The Nationals won the opener 10-3, so perhaps the deadline will light the fire they needed. If it doesn’t, Herrera could be dealt for the second time this season, and Royals fans once again will prepare for yet another troubling reflection of front office fortunes.

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Jim Margalus
Jim Margalus

Writing about the White Sox for a 16th season, first here, then at South Side Sox, and now here again. Let’s talk curling.

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This fits nicely into Dan Szymborski’s Twitter screed about the Royals (as recapped in this Kansas City Star article).

Brett R. Bobysud

Has there been any indication from the Front Office what role Medeiros is going to have (starter or reliever)? I’m assuming he’s going to be assigned to Birmingham.

Brett R. Bobysud

Also, I think ultimately swapping Jake Peter for Medeiros is probably a nice end result.

Trooper Galactus

Sure looks like they sold high on Peter. Since his big AAA breakout last season, he’s slashing .234/.299/.355 with the Dodgers’ affiliate. That’s not a good way to punch your ticket to the show when you’re a utility infielder with middling fielding skills.

Brett R. Bobysud

Medeiros assigned to Birmingham. Now let’s see if he takes Burr’s spot in the bullpen or if he slots into the rotation.


I recall Royals Fans being quite happy to be rid of Soria and mocking the Sox for paying a “washed up” reliever $9mil.


Regarding the relief market, from what I read it sounded like a relatively flooded market tilted toward buyers.

Greg Nix



The homestand promotion everyone was waiting for!


He’s been solid yet unremarkable all year. His K/9 is up higher than he’s had it in the upper minors.

Not exciting, but ¯\_(ツ)_/¯


Vieira up too and Volstad sent town. I’m okay with Danish coming up and certainly okay with Volstad going down. Vieira does not appear to have done anything to merit a call up.
Basically pitching-wise the rest of the way, I’d love to see auditions for Kopech, Stephens, Hamilton. Fulmer only if he strings together a few good relief appearances in a row which he hasn’t yet.


I think the reason that Vieira is up is because the Sox want to see how he’s progressed and if he’s still worth a 40-man spot, since the team will need to make some decisions before next year’s Rule V.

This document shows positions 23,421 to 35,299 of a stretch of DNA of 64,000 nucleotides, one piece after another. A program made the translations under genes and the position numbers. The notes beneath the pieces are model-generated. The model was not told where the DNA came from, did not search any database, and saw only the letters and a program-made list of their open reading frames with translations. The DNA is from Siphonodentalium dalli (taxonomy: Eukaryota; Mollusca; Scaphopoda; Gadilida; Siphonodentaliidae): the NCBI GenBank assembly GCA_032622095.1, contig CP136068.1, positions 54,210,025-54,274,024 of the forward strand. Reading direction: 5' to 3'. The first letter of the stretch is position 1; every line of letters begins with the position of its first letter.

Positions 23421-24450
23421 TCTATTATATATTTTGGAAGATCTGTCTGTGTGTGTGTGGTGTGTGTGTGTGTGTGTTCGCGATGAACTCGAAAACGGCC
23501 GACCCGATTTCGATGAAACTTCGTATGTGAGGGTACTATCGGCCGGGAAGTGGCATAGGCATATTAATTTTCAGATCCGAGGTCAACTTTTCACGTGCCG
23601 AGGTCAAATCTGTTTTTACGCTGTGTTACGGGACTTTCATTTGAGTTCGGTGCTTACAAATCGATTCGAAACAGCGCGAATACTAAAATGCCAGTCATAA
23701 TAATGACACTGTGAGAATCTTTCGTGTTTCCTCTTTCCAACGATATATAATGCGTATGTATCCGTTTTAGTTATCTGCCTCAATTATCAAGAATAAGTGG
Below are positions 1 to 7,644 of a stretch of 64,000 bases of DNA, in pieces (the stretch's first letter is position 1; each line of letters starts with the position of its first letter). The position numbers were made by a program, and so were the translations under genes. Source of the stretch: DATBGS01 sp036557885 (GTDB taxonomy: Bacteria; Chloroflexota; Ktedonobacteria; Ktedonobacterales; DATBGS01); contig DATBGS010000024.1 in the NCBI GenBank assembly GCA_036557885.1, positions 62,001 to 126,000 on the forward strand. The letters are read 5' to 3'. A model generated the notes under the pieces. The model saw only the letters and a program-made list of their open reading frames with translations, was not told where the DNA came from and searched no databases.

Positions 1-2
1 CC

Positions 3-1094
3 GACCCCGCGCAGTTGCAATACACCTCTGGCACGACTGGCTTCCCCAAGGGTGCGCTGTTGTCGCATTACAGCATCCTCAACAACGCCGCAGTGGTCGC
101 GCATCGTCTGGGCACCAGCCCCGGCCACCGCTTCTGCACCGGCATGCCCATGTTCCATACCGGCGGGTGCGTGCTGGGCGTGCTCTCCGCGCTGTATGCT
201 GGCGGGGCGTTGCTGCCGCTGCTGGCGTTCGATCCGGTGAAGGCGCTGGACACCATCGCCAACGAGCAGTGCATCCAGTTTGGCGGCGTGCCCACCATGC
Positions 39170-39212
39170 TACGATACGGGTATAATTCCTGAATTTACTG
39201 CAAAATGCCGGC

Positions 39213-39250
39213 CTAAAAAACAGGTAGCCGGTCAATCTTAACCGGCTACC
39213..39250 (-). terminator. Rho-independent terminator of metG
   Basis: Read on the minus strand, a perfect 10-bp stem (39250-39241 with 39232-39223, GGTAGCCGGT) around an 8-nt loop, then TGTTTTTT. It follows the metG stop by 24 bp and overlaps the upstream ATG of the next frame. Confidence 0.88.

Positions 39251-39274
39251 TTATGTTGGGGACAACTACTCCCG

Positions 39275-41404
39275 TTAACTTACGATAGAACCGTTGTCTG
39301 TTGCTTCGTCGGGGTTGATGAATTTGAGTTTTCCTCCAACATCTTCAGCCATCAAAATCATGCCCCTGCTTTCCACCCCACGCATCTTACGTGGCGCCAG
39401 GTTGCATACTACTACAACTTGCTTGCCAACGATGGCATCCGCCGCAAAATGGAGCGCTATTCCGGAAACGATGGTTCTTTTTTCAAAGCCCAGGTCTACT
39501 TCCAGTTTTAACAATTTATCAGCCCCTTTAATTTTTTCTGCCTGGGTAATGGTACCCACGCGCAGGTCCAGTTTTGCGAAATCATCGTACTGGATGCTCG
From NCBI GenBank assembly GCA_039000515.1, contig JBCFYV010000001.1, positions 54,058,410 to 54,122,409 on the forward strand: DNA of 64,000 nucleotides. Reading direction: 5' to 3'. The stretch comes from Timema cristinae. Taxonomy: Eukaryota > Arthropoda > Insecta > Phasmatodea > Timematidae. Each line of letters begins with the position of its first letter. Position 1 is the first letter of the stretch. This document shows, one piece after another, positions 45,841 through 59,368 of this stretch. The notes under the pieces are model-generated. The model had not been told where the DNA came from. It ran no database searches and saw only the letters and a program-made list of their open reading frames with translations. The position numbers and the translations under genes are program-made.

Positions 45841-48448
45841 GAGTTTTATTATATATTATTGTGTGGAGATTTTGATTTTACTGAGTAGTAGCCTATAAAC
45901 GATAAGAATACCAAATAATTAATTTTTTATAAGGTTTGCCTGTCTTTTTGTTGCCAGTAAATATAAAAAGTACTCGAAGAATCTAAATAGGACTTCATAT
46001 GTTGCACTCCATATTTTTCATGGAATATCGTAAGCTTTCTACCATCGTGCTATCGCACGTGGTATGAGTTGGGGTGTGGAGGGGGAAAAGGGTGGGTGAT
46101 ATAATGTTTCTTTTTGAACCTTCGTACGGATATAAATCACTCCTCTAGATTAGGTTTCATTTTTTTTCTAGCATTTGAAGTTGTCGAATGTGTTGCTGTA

That also might lead to them not calling up someone like Hamilton who would need to be added to the 40-man, since it’s easier to add him after Rule V for the 2019 season.

Of course, it really shouldn’t be too difficult to clear space by waiving players like Garneau, LaMarre, Skole or Clarkin.


Unfortunately, as much as we’d like to see Kopech and the others come up, as long as Rick Hahn is in charge, these guys will not be brought up until they all well past being ready. There is no reason Eloy and Kopech should not be up now. This does not bode well for seeing Cease or any of the others risers up in 2019.

Eagle Bones

I don’t think I’d paint with too wide a brush on the promotions. I have a feeling they’d be less patient if/when they’re actually competitive again and wins mean something. I do think they’re being a little overly conservative right now, but it’s not really a huge deal unless they take it to the extreme and actually start trying to hold these guys down until Super Two next year or something.


It will always be something. Remember last year when Lopez was brought up much later than he should have. This year it’s Kopech and Eloy. Next year it will be a few others.

Eagle Bones

They obviously weren’t winning last year either.


And they probably won’t be winning next year either since our studs are not getting major league experience this year.

Eagle Bones

I kind of doubt Eloy getting an extra three weeks in the majors is going to make much of a difference in next season’s W/L record.


So how long do we wait on Kopech and eloy? The Braves had Acuna race thru three levels of the minors last year and brought him up early this year. They had Albies up at the beginning. And look what they are doing. If Hahn was in charge of the Braves, Acuna would still be in AA. Just because they’re not winning doesn’t mean they shouldn’t be up. Hahn even said when they’re ready they’ll be up. Does anyone really believe Eloy should still be in AAA?

Eagle Bones

No, it doesn’t mean they shouldn’t be up, but it reduces the urgency.




My prediction is Eloy will make his MLB debut on 8/6 vs. the Yankees. It certainly would be nice to have him in the lineup that week against the Yankees and Indians, to spark a little extra enthusiasm against two playoff teams.

Eagle Bones

Vieira has walked a few too many, but it also looks like he’s gotten pretty unlucky. Low strand rate and high BABIP. It’s worth taking a look at him.

Josh Nelson


in September.

Eagle Bones

September, August, who cares? I know everyone is all hot and bothered about Hamilton right now, but this isn’t like some indefensible move.

Josh Nelson

It is when Eloy Jimenez is hitting like he has.

The White Sox need to dump the 8-man bullpen because it’s leading to some bad managing tendencies from Rick Renteria. It’s fine if they call up Danish or Vieria to replace Soria, but when they DFA Volstad it’s an opportunity to call someone up that’s worth a damn.

We’ve seen what Danish can do. His impact is limited. Vieira is going to be an adventure when on the mound as he’ll strikeout a lot of hitters and walk a lot of them, too. Pick one, but not both.

This is a good time to call up Eloy or Michael Kopech because AAA is not challenging them. They should not have to wait for a James Shields trade or an outfielder hurts themselves to call up either of them. Start moving the rebuild forward.


I agree with you 100% Josh. It’s time to see what these guys can do.

Eagle Bones